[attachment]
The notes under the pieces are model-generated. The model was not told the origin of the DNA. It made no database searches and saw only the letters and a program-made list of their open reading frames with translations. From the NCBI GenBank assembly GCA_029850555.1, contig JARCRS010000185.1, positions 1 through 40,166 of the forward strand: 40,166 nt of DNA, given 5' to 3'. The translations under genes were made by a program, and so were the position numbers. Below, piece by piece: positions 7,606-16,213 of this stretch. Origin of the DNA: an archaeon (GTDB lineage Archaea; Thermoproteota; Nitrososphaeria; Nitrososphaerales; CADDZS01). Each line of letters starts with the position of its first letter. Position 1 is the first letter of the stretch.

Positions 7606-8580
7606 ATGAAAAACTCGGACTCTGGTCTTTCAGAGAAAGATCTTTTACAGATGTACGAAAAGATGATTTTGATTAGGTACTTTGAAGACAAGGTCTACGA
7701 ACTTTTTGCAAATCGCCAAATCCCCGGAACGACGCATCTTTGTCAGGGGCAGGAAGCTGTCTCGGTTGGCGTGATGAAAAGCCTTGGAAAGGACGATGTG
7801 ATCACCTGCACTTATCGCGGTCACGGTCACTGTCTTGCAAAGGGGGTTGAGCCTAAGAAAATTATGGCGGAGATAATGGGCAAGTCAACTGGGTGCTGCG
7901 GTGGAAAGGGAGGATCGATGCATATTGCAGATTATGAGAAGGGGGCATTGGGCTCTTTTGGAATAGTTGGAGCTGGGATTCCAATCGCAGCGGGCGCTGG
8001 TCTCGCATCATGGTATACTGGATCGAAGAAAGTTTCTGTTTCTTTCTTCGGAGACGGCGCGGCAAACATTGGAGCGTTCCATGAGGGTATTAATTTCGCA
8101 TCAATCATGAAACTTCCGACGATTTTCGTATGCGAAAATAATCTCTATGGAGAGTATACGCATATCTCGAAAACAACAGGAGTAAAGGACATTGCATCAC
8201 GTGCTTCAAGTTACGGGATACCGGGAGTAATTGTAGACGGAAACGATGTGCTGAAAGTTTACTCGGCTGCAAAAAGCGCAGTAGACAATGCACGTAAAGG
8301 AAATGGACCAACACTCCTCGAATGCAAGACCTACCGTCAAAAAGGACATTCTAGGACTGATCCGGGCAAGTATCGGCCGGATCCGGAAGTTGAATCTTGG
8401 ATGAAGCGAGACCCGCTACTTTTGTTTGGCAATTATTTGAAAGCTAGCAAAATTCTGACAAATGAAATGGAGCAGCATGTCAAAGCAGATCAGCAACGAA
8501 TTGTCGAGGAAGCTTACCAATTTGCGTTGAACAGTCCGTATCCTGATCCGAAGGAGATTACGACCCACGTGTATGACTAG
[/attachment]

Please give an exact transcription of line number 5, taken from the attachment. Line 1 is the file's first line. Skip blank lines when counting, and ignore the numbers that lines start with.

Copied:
7801 ATCACCTGCACTTATCGCGGTCACGGTCACTGTCTTGCAAAGGGGGTTGAGCCTAAGAAAATTATGGCGGAGATAATGGGCAAGTCAACTGGGTGCTGCG